For others who have recently relocated, certain things might come as something of a surprise.
Here are five Danish cultural norms that probably feel natural for those who grew up in Denmark, but are far from commonplace elsewhere.
Small talk with strangers
Try passing the time of day with somebody in a supermarket queue or on public transport and you are likely to end up feeling as welcome as the proverbial fox at a chicken convention.
Don’t take it personally, though. Casually greeting strangers is just not the done thing in Denmark, particularly in cities, where people who live in the same building pass each other on the stairs with a steely resolve not to acknowledge each other’s presence.
Although this can feel incredibly unfriendly if you’re not used to it, it reflects Danes’ tendency to eschew superficial relationships and only be personal when they are sure both sides are comfortable with the situation.
Wearing shoes indoors
Go to Korea, Japan, the Middle East or countless other places and you’ll learn very quickly that it’s incredibly discourteous not to take your shoes off when you enter someone’s home. In Denmark, the lines are more blurred on this point.
There’s nothing wrong with automatically taking your shoes off indoors, but it’s just as normal to ask your host whether this is necessary. If you see others wearing shoes inside, you can assume it's fine to do the same yourself. There’s no black-and-white rule on this in Denmark, so in some cases you will find everyone is walking around in socks or even slippers (which many bring with them when visiting friends).
Photo: Liselotte Sabroe/Ritzau Scanpix
Reaching consensus is a key part of Danish culture, even in the current political climate of polarisation – in any disagreement, argument or discussion, the two sides commonly keep the dialogue going until some element of common ground can be found, no matter how small.
This perhaps reflects the culture of joining associations, societies and unions that is a big part of Danish public life. The long struggle to find an eventual agreement between public employers and unions in the lockout crisis earlier this year is a good example.
Keep this in mind if you find yourself engaging in a discussion with a Dane – whether this is about football, politics or X Factor, it’s probably best not to walk away until you’ve found something you can both nod along to.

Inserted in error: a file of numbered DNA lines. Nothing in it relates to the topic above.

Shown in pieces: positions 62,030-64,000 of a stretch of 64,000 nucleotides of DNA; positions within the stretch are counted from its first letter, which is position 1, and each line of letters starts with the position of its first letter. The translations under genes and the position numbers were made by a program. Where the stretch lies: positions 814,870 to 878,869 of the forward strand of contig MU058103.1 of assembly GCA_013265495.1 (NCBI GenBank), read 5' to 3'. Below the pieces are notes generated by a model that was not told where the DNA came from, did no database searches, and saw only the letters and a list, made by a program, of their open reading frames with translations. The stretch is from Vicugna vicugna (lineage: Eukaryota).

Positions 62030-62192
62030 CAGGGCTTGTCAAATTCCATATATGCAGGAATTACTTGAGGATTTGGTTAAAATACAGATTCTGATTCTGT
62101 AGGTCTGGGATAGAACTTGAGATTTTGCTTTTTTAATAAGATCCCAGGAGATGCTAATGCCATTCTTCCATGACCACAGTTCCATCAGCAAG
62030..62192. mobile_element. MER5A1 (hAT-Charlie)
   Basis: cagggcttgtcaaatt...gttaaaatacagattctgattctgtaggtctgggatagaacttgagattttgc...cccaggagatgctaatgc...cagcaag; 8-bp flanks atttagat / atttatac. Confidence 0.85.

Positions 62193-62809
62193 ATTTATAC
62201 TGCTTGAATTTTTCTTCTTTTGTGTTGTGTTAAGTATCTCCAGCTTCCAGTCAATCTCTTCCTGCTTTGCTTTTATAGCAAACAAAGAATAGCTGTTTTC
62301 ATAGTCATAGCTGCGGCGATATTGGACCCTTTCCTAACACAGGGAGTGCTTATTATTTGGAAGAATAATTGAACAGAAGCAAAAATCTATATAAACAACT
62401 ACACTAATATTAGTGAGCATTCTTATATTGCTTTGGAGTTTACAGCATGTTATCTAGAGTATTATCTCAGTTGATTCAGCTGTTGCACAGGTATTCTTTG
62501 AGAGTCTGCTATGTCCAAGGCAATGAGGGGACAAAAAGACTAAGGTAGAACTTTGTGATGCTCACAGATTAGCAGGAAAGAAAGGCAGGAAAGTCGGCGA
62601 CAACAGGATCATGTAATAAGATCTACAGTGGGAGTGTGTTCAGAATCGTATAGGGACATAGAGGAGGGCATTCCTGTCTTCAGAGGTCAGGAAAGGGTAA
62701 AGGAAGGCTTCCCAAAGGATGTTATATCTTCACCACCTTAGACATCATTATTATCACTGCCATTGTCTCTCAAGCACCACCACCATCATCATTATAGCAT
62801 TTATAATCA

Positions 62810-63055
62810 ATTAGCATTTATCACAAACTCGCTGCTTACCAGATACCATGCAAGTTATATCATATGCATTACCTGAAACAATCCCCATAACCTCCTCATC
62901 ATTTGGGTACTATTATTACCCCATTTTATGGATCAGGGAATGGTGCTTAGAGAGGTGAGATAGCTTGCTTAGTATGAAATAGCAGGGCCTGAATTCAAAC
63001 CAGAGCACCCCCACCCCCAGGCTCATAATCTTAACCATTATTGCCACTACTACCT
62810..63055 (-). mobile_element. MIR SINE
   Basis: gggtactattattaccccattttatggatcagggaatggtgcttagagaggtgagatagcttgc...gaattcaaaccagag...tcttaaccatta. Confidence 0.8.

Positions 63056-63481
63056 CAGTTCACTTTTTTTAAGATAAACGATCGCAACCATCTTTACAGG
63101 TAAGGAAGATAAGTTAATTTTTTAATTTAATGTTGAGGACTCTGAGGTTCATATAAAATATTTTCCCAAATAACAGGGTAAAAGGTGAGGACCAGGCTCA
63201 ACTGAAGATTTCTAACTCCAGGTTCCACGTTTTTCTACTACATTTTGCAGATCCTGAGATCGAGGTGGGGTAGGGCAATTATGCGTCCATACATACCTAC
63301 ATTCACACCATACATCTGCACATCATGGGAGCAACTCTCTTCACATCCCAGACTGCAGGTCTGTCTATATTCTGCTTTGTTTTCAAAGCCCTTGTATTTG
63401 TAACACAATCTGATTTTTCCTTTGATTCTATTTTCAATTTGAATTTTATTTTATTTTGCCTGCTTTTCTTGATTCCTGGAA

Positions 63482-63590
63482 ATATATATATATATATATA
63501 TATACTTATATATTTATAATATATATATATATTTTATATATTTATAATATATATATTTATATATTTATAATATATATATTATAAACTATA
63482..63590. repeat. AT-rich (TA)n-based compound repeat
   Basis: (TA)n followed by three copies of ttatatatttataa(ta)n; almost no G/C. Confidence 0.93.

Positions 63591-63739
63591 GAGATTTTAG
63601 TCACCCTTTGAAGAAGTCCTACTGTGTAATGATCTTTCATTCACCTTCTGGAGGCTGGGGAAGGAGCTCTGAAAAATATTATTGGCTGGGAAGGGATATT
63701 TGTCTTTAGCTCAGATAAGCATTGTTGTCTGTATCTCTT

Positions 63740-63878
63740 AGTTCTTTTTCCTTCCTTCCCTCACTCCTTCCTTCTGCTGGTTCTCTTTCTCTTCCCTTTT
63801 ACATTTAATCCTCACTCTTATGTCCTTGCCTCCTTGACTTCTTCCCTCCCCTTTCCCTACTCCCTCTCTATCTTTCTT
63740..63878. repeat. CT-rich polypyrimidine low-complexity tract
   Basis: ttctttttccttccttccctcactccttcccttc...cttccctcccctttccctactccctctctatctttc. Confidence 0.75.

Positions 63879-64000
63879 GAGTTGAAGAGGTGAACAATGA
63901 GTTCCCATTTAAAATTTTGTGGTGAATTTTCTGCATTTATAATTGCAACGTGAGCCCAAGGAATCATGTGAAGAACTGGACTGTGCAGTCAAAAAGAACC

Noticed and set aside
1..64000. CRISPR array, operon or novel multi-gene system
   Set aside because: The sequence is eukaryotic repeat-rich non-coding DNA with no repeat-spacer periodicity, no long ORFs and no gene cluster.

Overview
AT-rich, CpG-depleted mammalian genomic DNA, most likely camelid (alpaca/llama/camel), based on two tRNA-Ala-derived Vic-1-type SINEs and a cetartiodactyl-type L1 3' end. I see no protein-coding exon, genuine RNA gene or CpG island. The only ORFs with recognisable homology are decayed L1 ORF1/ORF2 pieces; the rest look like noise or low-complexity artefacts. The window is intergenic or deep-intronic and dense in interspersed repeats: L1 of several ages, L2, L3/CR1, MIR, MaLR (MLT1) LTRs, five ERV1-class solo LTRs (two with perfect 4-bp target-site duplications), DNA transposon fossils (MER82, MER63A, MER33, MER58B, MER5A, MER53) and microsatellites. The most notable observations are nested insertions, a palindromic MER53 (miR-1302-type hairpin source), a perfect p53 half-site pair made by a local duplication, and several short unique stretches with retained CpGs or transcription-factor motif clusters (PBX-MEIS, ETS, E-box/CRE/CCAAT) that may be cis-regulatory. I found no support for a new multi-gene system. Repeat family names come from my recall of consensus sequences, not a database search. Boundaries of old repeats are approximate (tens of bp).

The Law of Jante, or Janteloven, is a code of conduct that has been around for centuries across the Nordic countries and still pervades the Danish subconscious today. The concept can be summed up with a phrase that is not unusual to hear in Denmark: 'du skal ikke tro, du er noget' – literally, ‘don’t believe you’re anything (special)’.
That sounds like a drab way to tell people not to believe in themselves or try anything innovative or break with conventions, and it is commonly criticised for these reasons, not least by Danes themselves. But at the same time, it means personal success is often received with an admirable level of natural humility and dignity.
In short, if you have run a marathon, completed your studies or moved to a new apartment, then by all means let people know on social media or in person, but go easy on the showmanship – or you might be considered 'for meget' (too much or over the top).
It’s your birthday? You buy the cake
If it’s your birthday, don’t expect to receive the adulation of colleagues unless you bring in something sweet to set the celebrations in motion.
The expectation in Denmark is that the birthday girl or boy provides cake to mark the occasion. If you do this, however, you’re likely to be heartily congratulated all day, and probably for several days afterwards by anyone who didn’t see or speak to you on the day itself (even if that means they missed out on the cake).
File photo: Stine Munk Jensen/Ritzau Scanpix
Do you disagree with any of the points listed in this piece? Did we miss anything? Let us know and we might include your suggestions in a future article.